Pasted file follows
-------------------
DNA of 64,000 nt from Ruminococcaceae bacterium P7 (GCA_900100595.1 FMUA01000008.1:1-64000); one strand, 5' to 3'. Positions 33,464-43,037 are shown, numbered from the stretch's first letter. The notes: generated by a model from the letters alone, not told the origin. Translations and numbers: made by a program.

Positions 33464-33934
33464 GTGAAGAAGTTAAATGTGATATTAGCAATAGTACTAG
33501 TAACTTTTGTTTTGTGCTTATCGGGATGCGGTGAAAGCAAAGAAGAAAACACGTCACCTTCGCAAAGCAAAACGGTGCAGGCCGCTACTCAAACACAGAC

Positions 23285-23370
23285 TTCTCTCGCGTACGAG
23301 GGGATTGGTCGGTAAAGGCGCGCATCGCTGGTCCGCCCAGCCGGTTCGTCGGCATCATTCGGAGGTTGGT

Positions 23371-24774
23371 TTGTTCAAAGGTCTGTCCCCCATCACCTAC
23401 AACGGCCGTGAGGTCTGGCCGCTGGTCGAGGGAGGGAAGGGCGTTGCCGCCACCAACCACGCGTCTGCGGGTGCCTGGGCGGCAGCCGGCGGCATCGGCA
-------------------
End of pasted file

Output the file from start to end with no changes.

DNA of 64,000 nt from Ruminococcaceae bacterium P7 (GCA_900100595.1 FMUA01000008.1:1-64000); one strand, 5' to 3'. Positions 33,464-43,037 are shown, numbered from the stretch's first letter. The notes: generated by a model from the letters alone, not told the origin. Translations and numbers: made by a program.

Positions 33464-33934
33464 GTGAAGAAGTTAAATGTGATATTAGCAATAGTACTAG
33501 TAACTTTTGTTTTGTGCTTATCGGGATGCGGTGAAAGCAAAGAAGAAAACACGTCACCTTCGCAAAGCAAAACGGTGCAGGCCGCTACTCAAACACAGAC

Positions 23285-23370
23285 TTCTCTCGCGTACGAG
23301 GGGATTGGTCGGTAAAGGCGCGCATCGCTGGTCCGCCCAGCCGGTTCGTCGGCATCATTCGGAGGTTGGT

Positions 23371-24774
23371 TTGTTCAAAGGTCTGTCCCCCATCACCTAC
23401 AACGGCCGTGAGGTCTGGCCGCTGGTCGAGGGAGGGAAGGGCGTTGCCGCCACCAACCACGCGTCTGCGGGTGCCTGGGCGGCAGCCGGCGGCATCGGCA